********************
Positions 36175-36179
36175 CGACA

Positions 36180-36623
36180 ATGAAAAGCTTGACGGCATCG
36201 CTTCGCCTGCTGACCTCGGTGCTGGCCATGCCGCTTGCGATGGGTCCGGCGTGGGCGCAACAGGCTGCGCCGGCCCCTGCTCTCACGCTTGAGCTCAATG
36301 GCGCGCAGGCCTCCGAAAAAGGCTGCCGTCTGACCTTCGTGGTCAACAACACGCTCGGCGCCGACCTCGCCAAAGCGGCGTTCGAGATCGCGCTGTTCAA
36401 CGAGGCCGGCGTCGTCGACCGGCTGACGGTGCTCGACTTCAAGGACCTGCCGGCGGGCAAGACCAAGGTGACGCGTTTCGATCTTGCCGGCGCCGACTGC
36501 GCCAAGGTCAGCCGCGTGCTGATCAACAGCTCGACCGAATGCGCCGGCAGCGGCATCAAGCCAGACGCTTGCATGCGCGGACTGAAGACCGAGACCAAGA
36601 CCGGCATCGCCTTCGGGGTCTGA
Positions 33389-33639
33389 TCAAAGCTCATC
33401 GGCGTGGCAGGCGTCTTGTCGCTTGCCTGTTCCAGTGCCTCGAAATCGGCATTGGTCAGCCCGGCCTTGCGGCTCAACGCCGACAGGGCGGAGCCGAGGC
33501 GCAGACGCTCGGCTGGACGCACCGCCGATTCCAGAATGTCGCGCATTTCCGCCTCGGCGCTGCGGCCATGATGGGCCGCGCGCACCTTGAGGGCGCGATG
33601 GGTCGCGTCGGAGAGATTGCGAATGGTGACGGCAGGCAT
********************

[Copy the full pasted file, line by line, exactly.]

Positions 36175-36179
36175 CGACA

Positions 36180-36623
36180 ATGAAAAGCTTGACGGCATCG
36201 CTTCGCCTGCTGACCTCGGTGCTGGCCATGCCGCTTGCGATGGGTCCGGCGTGGGCGCAACAGGCTGCGCCGGCCCCTGCTCTCACGCTTGAGCTCAATG
36301 GCGCGCAGGCCTCCGAAAAAGGCTGCCGTCTGACCTTCGTGGTCAACAACACGCTCGGCGCCGACCTCGCCAAAGCGGCGTTCGAGATCGCGCTGTTCAA
36401 CGAGGCCGGCGTCGTCGACCGGCTGACGGTGCTCGACTTCAAGGACCTGCCGGCGGGCAAGACCAAGGTGACGCGTTTCGATCTTGCCGGCGCCGACTGC
36501 GCCAAGGTCAGCCGCGTGCTGATCAACAGCTCGACCGAATGCGCCGGCAGCGGCATCAAGCCAGACGCTTGCATGCGCGGACTGAAGACCGAGACCAAGA
36601 CCGGCATCGCCTTCGGGGTCTGA
Positions 33389-33639
33389 TCAAAGCTCATC
33401 GGCGTGGCAGGCGTCTTGTCGCTTGCCTGTTCCAGTGCCTCGAAATCGGCATTGGTCAGCCCGGCCTTGCGGCTCAACGCCGACAGGGCGGAGCCGAGGC
33501 GCAGACGCTCGGCTGGACGCACCGCCGATTCCAGAATGTCGCGCATTTCCGCCTCGGCGCTGCGGCCATGATGGGCCGCGCGCACCTTGAGGGCGCGATG
33601 GGTCGCGTCGGAGAGATTGCGAATGGTGACGGCAGGCAT